John Ireson was born in the mountains of North Carolina on September 24th, 1937. His love for music and people animated everything he did. His first years were spent in Smethport, a small village in Ashe County. When he was twelve, his family moved to the piedmont where he graduated from Jonesville High School in 1955. He attended Lees-McRae College, graduating in 1959 with a degree in Liberal Arts. He studied music for one year at Montreat College, preparing for admission to Westminster Choir College in Princeton, New Jersey. During the summer of 1961 he performed at The Stephen Foster Story in Bardstown, Kentucky. The following summer, he wrote the music for a new outdoor drama in Harrodsburg, Kentucky called "Home is the Hunter", and performed there. After graduating from Westminster, John teamed up with Vearl "Skeets" Pennington and Weyman Parham (two friends from the Stephen Foster Story) and formed a folk trio called The Hunters. They began their professional career on the road singing for then Governor Nelson Rockefeller in his campaign for President of The United States. After working with Rockefeller, the Hunters returned to New York City where they performed for a record breaking eight weeks at Radio City Music Hall. John lived in Italy during the late 1960s and early 1970s, performing in Florence and Rome as well as working in the Italian film industry as ‘The Wilder Brothers’, composing the score for the film “The Cold Killer” (Uccivedo a freddo) and music for ‘Western, Italian Style’, an American television documentary about Italian westerns.
On leaving Italy in the mid-1970s he returned to New York and the clubs he'd performed in during the sixties, but it wasn't the same. When Vearl Pennington invited him to play at the Ramada Inn on North Broadway in Lexington, Kentucky, he felt the pull of a place that reminded him of his roots, and knew it was time to leave. He remained in Lexington for the rest of his life, marrying Carol Lutz in 1976. He would perform on just about every stage available in Central Kentucky, from benefit concerts for the Nathaniel Mission to hotel ballrooms and lounges, years of July Fourth and St. Patrick's day parades with the Sons of The Prairie Dogs on the County Attorney's float and annual performances with the Lexington Philharmonic Picnic at the Pops, once even writing the lyrics to an Elvis song with a black sharpie on the tops of his white dress shoes. He worked in local television, hosting a TV western movie show on WKYT where he played a grizzled prospector whose sidekick was a moving, hopping burlap sack with Lexington musician Tom Jordan inside. He wrote and produced countless jingles and scores for local and national clients, including General Electric, Kentucky Fried Chicken, Ale-8-One and Sam Cummins Chevrolet. He recorded an album of original songs, John Ireson in Lexington, and his song "I Always Wanted to Sing at Renfro Valley," was covered by the Osborne Brothers.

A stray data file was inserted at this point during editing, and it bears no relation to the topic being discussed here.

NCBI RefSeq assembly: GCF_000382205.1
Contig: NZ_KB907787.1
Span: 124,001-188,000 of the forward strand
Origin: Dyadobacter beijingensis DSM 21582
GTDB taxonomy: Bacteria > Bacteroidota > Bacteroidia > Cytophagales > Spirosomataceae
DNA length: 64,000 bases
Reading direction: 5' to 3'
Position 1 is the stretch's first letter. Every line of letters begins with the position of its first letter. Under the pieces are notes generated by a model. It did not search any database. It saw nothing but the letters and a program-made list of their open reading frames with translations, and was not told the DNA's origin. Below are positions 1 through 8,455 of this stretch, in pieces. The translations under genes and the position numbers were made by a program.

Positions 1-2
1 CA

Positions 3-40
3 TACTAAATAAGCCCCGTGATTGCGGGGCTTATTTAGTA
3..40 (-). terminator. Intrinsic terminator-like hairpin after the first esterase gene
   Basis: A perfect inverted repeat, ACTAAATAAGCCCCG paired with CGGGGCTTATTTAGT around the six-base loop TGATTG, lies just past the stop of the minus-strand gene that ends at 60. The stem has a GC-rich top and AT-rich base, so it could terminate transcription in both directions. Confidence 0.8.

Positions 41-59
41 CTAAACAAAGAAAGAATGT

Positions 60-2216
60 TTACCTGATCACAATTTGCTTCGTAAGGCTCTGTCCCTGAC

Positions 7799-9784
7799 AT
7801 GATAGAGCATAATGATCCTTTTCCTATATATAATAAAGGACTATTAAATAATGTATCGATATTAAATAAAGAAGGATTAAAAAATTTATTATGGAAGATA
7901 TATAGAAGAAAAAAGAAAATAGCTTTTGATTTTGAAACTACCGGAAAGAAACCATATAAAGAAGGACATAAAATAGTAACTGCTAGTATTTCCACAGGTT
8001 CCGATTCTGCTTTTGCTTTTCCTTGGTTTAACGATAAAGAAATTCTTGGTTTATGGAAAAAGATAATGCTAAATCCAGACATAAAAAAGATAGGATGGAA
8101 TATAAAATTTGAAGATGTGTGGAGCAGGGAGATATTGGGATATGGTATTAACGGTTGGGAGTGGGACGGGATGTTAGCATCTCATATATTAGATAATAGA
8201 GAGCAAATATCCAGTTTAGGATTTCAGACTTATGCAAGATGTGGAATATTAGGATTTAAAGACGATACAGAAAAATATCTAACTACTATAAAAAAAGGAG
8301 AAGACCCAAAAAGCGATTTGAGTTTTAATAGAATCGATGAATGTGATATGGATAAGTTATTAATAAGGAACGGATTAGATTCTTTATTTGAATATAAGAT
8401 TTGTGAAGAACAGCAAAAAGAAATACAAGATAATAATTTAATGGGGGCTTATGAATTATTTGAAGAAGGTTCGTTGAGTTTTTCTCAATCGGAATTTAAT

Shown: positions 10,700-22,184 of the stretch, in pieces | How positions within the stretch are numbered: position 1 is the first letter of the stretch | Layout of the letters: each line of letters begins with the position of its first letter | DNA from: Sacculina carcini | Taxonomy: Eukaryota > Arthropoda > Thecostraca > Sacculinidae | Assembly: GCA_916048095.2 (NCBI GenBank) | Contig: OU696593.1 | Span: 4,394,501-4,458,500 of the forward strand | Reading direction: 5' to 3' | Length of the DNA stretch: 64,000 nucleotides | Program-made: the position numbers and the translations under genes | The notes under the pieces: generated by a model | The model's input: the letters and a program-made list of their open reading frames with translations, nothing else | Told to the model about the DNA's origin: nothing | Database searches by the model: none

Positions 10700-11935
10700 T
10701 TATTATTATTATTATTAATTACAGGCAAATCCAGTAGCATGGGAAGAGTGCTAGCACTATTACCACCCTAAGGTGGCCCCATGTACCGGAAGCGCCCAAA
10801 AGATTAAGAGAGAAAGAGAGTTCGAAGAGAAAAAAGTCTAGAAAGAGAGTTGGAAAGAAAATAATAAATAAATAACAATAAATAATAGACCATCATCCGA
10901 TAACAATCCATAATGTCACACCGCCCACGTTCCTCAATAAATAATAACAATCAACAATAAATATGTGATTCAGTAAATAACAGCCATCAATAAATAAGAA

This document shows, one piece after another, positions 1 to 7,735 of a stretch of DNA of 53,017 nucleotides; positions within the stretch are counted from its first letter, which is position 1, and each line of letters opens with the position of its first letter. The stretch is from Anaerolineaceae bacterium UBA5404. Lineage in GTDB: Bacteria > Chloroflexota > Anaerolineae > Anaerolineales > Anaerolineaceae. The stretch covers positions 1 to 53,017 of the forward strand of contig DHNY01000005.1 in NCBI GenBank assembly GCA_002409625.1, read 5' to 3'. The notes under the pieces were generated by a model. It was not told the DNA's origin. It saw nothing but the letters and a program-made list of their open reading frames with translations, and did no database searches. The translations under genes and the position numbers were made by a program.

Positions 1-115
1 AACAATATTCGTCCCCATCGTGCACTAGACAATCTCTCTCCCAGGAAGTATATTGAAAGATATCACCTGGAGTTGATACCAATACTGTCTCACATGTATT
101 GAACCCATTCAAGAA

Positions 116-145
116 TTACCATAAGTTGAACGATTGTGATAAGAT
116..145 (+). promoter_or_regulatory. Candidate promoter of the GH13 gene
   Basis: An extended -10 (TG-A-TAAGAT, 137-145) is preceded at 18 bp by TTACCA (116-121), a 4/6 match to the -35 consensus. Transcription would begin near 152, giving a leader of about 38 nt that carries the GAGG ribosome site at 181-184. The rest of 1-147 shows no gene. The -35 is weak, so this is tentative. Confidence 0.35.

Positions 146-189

He was a sought-after vocal coach, his students including several Miss Kentuckys and Miss America Finalists. John was a dedicated church musician, singing in choirs at Southern Hills and St. Andrew's Methodist churches, eventually directing the choir at St. Andrew's (now All Nations). Every Christmas, musicians and singers from all over town would meet at his and Carol's home on South Hanover before caroling through their neighborhood. Everyone who performed with him felt the presence of someone gifted and generous. No one who heard him will forget him.
John Balfour Ireson died in Lexington, Kentucky on April 6, 2016.
IRESON, John (aka John Balfour) (John Balfour Ireson) [9/24/1937, Smethport, North Carolina, U.S.A. - 4/6/2016, Lexington, Kentucky, U.S.A.] - composer, singer, musician, married to Carol Lutz (1976-2016), half of the Wilder Brothers singing duo with Weyman Parham (Weyman Lamar Parham) [1936-2007].
The Man Who Came to Kill* – 1965 [sings “Golden Gun”]
The Cold Killer* - 1966 [composer, sings “He Wore a Silver Star”, “Pickin’ and a Gunnin”,
“Lovely Girl”, “Welcome Song”]
Johnny Yuma* - 1966 [sings “Johnny Yuma”, “That Silent Man”]
The Taste of Killing* - 1966 [sings “The Lanky Fellow”]
The Dirty Outlaws* – 1967 [sings: “The Desperado” [as John Balfour]
The Son of Django* – 1967 [sings “Hog Tied” (co)]
Sundance Cassidy and Butch the Kid* - 1969 [sings “Monty and Ted”]
Django Defies Sartana – 1970 [sings: “They Call Him Django”]
‘Western, Italian Style’ (TV) (co)
[* available on CD]